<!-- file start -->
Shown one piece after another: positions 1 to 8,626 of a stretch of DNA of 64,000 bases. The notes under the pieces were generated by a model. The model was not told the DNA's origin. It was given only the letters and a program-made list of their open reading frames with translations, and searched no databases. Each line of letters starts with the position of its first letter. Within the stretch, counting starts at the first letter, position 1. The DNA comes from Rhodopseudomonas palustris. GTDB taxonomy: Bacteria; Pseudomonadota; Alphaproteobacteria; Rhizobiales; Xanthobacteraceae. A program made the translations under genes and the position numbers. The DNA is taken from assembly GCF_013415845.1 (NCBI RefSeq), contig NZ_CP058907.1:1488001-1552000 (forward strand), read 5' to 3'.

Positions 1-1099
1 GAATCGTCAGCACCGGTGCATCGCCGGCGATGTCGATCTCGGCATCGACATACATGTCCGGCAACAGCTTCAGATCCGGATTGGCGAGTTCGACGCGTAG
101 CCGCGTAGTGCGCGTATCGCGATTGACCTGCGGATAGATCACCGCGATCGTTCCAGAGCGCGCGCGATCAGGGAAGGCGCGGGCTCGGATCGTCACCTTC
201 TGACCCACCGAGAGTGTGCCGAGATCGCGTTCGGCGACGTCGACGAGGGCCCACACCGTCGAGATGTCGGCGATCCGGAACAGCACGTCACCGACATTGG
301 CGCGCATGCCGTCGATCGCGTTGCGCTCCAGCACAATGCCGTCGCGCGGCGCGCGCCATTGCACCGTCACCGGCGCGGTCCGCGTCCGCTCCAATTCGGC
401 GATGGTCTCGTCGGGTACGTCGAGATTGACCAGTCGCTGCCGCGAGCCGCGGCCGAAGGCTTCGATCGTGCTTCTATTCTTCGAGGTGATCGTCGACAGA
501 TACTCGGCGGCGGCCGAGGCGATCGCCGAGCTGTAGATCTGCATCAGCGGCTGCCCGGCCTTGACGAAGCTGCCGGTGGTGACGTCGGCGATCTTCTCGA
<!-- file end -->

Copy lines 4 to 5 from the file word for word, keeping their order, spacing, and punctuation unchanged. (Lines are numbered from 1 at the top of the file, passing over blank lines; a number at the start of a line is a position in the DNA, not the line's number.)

101 CCGCGTAGTGCGCGTATCGCGATTGACCTGCGGATAGATCACCGCGATCGTTCCAGAGCGCGCGCGATCAGGGAAGGCGCGGGCTCGGATCGTCACCTTC
201 TGACCCACCGAGAGTGTGCCGAGATCGCGTTCGGCGACGTCGACGAGGGCCCACACCGTCGAGATGTCGGCGATCCGGAACAGCACGTCACCGACATTGG